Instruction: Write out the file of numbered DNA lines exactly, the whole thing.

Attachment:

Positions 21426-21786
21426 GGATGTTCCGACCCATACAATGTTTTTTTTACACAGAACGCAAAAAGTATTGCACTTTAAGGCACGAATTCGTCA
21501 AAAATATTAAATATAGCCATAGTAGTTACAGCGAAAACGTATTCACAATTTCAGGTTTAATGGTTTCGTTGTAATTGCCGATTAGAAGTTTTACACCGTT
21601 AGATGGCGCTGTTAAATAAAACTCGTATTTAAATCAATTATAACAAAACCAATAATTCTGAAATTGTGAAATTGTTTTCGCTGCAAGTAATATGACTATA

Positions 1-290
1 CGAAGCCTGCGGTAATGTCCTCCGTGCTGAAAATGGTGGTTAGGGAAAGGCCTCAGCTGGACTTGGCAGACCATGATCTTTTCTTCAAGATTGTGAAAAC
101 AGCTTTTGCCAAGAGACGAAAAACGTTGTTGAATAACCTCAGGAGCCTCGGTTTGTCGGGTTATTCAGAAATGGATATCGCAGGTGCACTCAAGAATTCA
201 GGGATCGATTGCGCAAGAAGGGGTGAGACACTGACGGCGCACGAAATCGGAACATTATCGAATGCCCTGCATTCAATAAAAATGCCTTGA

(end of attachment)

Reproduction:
Positions 21426-21786
21426 GGATGTTCCGACCCATACAATGTTTTTTTTACACAGAACGCAAAAAGTATTGCACTTTAAGGCACGAATTCGTCA
21501 AAAATATTAAATATAGCCATAGTAGTTACAGCGAAAACGTATTCACAATTTCAGGTTTAATGGTTTCGTTGTAATTGCCGATTAGAAGTTTTACACCGTT
21601 AGATGGCGCTGTTAAATAAAACTCGTATTTAAATCAATTATAACAAAACCAATAATTCTGAAATTGTGAAATTGTTTTCGCTGCAAGTAATATGACTATA

Positions 1-290
1 CGAAGCCTGCGGTAATGTCCTCCGTGCTGAAAATGGTGGTTAGGGAAAGGCCTCAGCTGGACTTGGCAGACCATGATCTTTTCTTCAAGATTGTGAAAAC
101 AGCTTTTGCCAAGAGACGAAAAACGTTGTTGAATAACCTCAGGAGCCTCGGTTTGTCGGGTTATTCAGAAATGGATATCGCAGGTGCACTCAAGAATTCA
201 GGGATCGATTGCGCAAGAAGGGGTGAGACACTGACGGCGCACGAAATCGGAACATTATCGAATGCCCTGCATTCAATAAAAATGCCTTGA